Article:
Computer Screens to be Virtual NASA Spaceship Windows Over Mars

Press Release From: Jet Propulsion Laboratory
Posted: Wednesday, December 27, 2006

NASA is providing a unique opportunity to the public to suggest photo targets for the Mars Reconnaissance Orbiter (MRO), the spacecraft that recently took a history-making image of the Mars Exploration Rover Opportunity on the rim of Victoria Crater.

MRO, which began orbiting Mars on March 10, 2006, carries a sharp-eyed camera called the High Resolution Imaging Science Experiment (HiRISE), that can image objects as small as an easy chair on the martian surface while the spacecraft orbits 186 miles (300 kilometers) overhead. HiRISE, with 14 charge-coupled device (CCD) detectors, takes pictures having more than 300 times more pixels than found in a typical consumer 8-megapixel camera image. As MRO continues its mission to survey our neighboring planet, NASA's Mars science team will review suggestions from the public for photo targets and task the spacecraft to take pictures of those proposed targets having the greatest scientific merit.

Left: "Victoria Crater" at Meridiani Planum

Here are URLs to visit to make suggestions for Mars picture-taking and for viewing images:, or

This Web site contains many images of Mars taken during previous missions and by other satellites still orbiting the planet. These wider views give Internet users a way to survey the red planet from a distance, and then zoom into closer views to pinpoint where new, even more-detailed pictures could be taken by HiRISE.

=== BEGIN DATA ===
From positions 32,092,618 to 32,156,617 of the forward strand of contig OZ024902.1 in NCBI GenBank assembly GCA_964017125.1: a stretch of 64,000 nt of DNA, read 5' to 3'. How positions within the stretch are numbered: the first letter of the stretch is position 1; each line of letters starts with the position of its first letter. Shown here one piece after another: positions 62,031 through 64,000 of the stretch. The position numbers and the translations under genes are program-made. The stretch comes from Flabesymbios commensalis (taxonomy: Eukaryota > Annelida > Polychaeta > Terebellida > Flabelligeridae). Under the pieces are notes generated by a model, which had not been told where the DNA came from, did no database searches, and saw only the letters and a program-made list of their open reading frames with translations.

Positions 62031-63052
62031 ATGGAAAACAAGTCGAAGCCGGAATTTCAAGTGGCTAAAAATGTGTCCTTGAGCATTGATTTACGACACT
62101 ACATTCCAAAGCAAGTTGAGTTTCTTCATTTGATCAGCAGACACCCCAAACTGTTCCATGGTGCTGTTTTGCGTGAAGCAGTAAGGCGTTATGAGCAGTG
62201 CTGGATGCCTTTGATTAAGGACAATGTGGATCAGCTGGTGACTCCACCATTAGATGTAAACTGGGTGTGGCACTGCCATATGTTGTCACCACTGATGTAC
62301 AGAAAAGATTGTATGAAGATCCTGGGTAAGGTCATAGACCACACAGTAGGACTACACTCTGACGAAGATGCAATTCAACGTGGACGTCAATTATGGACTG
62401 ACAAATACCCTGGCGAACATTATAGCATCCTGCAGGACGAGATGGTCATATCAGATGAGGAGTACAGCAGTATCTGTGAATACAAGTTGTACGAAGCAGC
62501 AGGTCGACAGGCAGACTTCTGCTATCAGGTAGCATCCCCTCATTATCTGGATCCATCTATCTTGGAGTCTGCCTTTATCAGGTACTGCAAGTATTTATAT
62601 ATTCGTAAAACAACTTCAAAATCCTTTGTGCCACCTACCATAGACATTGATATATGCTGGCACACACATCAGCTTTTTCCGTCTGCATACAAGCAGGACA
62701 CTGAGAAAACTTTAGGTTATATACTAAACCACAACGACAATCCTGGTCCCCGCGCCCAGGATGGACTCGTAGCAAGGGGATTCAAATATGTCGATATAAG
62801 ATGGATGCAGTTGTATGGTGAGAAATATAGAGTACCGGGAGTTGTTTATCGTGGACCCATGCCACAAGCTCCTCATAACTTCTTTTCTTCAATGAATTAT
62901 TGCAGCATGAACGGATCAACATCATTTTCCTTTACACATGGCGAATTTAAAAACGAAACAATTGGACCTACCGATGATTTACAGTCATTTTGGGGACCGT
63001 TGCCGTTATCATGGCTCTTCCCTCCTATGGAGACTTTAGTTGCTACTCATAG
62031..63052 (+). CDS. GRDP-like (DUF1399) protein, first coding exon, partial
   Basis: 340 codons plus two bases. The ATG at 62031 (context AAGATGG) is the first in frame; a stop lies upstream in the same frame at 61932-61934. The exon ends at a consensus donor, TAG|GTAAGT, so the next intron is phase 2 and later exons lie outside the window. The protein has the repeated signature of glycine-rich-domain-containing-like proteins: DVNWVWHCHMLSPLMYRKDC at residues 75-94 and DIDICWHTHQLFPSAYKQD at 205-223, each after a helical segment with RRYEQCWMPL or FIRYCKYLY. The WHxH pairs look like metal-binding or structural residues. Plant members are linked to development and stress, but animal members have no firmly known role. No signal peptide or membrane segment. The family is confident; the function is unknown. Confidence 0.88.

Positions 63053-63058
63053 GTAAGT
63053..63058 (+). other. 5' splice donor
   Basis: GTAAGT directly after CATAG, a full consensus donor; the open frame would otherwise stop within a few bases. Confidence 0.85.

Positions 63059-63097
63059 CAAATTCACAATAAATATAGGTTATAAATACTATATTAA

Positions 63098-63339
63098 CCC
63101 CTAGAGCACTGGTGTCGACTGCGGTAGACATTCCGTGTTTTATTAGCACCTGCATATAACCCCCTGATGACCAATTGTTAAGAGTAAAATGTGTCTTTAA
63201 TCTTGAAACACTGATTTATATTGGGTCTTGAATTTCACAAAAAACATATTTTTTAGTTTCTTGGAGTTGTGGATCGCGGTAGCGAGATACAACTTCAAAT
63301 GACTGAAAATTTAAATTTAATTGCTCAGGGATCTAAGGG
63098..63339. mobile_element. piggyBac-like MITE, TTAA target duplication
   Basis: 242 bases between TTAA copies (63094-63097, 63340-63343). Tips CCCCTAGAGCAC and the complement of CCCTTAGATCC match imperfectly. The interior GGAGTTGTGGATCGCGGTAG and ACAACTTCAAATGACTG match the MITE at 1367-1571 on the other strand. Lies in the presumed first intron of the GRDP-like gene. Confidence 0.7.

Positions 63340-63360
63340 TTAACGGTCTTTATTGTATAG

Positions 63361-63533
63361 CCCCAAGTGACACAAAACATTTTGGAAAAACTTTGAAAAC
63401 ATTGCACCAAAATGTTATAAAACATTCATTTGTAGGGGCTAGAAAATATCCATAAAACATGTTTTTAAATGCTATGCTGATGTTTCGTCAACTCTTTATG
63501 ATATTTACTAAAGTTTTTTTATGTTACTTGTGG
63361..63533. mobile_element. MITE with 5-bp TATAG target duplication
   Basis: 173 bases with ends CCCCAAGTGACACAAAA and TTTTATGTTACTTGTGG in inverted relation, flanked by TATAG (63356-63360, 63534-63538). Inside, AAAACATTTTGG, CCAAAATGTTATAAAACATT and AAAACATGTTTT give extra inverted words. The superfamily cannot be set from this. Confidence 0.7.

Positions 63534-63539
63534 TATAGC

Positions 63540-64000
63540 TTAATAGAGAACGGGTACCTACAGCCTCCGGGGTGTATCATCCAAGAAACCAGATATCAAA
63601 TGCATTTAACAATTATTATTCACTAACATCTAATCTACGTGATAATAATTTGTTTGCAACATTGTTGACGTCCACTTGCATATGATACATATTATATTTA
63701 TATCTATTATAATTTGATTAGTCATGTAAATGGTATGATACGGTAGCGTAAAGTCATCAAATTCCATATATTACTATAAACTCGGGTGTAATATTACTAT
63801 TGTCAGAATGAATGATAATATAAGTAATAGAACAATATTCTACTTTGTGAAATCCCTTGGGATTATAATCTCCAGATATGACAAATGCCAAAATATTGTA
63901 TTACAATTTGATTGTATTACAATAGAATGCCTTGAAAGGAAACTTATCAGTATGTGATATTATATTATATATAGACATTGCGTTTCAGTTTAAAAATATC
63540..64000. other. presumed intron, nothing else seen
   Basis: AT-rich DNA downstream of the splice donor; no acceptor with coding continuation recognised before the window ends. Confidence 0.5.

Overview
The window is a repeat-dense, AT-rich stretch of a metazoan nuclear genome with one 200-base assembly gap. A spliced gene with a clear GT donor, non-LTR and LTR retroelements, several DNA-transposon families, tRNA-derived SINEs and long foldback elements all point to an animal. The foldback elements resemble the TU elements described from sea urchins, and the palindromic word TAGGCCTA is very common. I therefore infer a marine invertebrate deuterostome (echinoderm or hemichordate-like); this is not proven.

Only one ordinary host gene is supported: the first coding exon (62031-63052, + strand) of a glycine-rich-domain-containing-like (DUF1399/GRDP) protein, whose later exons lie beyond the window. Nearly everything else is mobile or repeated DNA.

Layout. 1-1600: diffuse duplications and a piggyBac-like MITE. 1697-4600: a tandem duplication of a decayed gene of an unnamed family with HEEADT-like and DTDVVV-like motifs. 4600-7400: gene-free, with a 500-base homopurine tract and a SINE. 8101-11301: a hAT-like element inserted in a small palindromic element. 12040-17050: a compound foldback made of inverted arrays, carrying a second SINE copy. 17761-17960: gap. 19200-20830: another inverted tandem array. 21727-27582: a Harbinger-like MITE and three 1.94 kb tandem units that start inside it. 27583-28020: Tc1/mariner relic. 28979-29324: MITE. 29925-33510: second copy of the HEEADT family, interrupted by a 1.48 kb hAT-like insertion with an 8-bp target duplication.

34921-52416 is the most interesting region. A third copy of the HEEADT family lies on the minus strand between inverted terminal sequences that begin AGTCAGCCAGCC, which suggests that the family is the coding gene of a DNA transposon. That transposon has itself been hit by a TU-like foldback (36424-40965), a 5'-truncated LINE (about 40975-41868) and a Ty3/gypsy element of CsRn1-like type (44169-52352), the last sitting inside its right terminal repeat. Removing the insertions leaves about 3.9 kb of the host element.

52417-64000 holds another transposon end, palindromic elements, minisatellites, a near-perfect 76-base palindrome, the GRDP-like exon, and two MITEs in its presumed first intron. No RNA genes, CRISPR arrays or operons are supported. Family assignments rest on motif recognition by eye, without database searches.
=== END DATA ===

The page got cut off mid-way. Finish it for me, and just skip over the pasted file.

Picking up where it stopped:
"We are creating a Web site where one can virtually explore Mars using a variety of high-resolution images," said Glenn Deardorff, the HiRISE Web developer at NASA Ames Research Center, located in California's Silicon Valley. Deardorff has built the preliminary Web site with images available from Mars missions as old as the two Viking orbiters of the 1970s.

The Web site includes complete directions explaining how to locate areas on Mars and make suggestions for picture taking. Generally, here's how you can make a suggestion:

First, before making a proposal, the user must locate where a super-high-resolution picture is to be taken. This is done by looking at wider views of the planet, and gradually zooming in to locate interesting features. The user can select the area of interest on the Mars pictures by clicking and dragging a mouse or selecting area outlines of a HiRISE image 'footprint.' When the user does this, the Web site's HiRISE 'tool' automatically displays latitude and longitude numbers.

Second, the user needs to fill in a form on-line. The selected latitude and longitude figures automatically appear in the form after the user has zeroed in on a Mars location.

Then the requestor needs to choose a 'science theme' that best fits his/her suggestion. Some examples of science themes are 'volcanic,' 'glacial processes' and 'future landing sites.' There is a block where the requester must write a short justification for the suggestion.

In order to submit a suggestion, one has to first register, according to Dr. Virginia Gulick, who holds a doctorate in geosciences. She also is a HiRISE science team member and education and public outreach lead from the SETI Institute, Mountain View, Calif., who works at NASA Ames. The requester will create a user name and password. These will allow the user to go back to the Web site to view his/her suggestions and to permit the HiRISE team to send return e-mail to alert suggesters when an image or images within their region/s of interest were acquired.